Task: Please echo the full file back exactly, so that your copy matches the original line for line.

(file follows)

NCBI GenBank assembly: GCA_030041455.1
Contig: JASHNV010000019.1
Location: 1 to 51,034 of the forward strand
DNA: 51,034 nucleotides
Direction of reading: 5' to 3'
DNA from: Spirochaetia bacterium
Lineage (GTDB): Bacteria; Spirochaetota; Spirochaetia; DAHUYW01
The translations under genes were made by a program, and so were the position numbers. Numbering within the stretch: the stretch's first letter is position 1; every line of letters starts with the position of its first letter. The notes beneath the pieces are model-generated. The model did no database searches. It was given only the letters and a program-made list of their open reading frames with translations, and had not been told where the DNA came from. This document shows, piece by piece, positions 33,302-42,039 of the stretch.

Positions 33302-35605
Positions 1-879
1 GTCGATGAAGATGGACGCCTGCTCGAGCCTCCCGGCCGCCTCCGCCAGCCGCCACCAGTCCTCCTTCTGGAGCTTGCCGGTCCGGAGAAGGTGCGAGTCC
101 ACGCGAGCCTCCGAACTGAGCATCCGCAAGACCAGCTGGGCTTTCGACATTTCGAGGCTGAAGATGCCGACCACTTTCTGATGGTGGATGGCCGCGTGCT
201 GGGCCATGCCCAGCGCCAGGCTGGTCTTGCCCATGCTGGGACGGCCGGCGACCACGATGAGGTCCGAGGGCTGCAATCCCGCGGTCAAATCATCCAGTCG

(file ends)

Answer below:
NCBI GenBank assembly: GCA_030041455.1
Contig: JASHNV010000019.1
Location: 1 to 51,034 of the forward strand
DNA: 51,034 nucleotides
Direction of reading: 5' to 3'
DNA from: Spirochaetia bacterium
Lineage (GTDB): Bacteria; Spirochaetota; Spirochaetia; DAHUYW01
The translations under genes were made by a program, and so were the position numbers. Numbering within the stretch: the stretch's first letter is position 1; every line of letters starts with the position of its first letter. The notes beneath the pieces are model-generated. The model did no database searches. It was given only the letters and a program-made list of their open reading frames with translations, and had not been told where the DNA came from. This document shows, piece by piece, positions 33,302-42,039 of the stretch.

Positions 33302-35605
Positions 1-879
1 GTCGATGAAGATGGACGCCTGCTCGAGCCTCCCGGCCGCCTCCGCCAGCCGCCACCAGTCCTCCTTCTGGAGCTTGCCGGTCCGGAGAAGGTGCGAGTCC
101 ACGCGAGCCTCCGAACTGAGCATCCGCAAGACCAGCTGGGCTTTCGACATTTCGAGGCTGAAGATGCCGACCACTTTCTGATGGTGGATGGCCGCGTGCT
201 GGGCCATGCCCAGCGCCAGGCTGGTCTTGCCCATGCTGGGACGGCCGGCGACCACGATGAGGTCCGAGGGCTGCAATCCCGCGGTCAAATCATCCAGTCG